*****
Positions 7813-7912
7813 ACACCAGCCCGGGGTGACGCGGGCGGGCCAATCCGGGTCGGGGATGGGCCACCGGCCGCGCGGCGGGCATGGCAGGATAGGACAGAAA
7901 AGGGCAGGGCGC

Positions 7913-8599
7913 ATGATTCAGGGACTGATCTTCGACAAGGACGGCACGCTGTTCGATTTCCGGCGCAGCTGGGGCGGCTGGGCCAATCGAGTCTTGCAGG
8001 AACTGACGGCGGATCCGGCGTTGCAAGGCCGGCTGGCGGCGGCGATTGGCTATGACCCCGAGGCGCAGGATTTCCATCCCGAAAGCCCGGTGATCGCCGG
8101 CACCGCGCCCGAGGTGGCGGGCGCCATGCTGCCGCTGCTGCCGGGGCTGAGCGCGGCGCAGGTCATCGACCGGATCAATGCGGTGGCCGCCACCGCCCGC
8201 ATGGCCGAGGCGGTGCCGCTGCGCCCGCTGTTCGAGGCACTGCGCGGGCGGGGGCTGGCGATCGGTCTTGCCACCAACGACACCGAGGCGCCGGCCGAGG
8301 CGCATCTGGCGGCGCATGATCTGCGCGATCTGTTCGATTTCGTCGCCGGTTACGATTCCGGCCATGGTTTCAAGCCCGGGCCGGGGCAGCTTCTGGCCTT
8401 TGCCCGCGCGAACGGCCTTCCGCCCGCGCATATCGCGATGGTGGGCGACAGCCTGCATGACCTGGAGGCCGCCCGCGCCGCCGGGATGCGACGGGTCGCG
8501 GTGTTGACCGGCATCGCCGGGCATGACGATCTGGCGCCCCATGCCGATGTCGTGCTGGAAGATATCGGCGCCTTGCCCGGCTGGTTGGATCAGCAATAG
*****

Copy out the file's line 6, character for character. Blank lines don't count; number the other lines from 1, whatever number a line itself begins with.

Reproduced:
8001 AACTGACGGCGGATCCGGCGTTGCAAGGCCGGCTGGCGGCGGCGATTGGCTATGACCCCGAGGCGCAGGATTTCCATCCCGAAAGCCCGGTGATCGCCGG